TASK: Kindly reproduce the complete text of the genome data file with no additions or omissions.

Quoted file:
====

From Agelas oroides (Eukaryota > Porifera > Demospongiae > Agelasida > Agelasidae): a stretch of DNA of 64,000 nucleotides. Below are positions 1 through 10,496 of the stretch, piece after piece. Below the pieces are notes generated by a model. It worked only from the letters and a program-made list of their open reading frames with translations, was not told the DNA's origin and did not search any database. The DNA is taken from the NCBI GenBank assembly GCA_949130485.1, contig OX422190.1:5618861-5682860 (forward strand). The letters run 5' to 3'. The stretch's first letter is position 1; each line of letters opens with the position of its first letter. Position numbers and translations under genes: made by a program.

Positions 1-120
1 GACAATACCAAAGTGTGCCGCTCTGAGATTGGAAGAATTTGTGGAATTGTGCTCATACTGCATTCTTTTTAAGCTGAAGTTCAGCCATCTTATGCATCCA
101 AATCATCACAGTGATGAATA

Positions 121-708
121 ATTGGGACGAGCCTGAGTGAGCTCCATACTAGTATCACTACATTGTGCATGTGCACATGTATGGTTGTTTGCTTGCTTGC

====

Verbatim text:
From Agelas oroides (Eukaryota > Porifera > Demospongiae > Agelasida > Agelasidae): a stretch of DNA of 64,000 nucleotides. Below are positions 1 through 10,496 of the stretch, piece after piece. Below the pieces are notes generated by a model. It worked only from the letters and a program-made list of their open reading frames with translations, was not told the DNA's origin and did not search any database. The DNA is taken from the NCBI GenBank assembly GCA_949130485.1, contig OX422190.1:5618861-5682860 (forward strand). The letters run 5' to 3'. The stretch's first letter is position 1; each line of letters opens with the position of its first letter. Position numbers and translations under genes: made by a program.

Positions 1-120
1 GACAATACCAAAGTGTGCCGCTCTGAGATTGGAAGAATTTGTGGAATTGTGCTCATACTGCATTCTTTTTAAGCTGAAGTTCAGCCATCTTATGCATCCA
101 AATCATCACAGTGATGAATA

Positions 121-708
121 ATTGGGACGAGCCTGAGTGAGCTCCATACTAGTATCACTACATTGTGCATGTGCACATGTATGGTTGTTTGCTTGCTTGC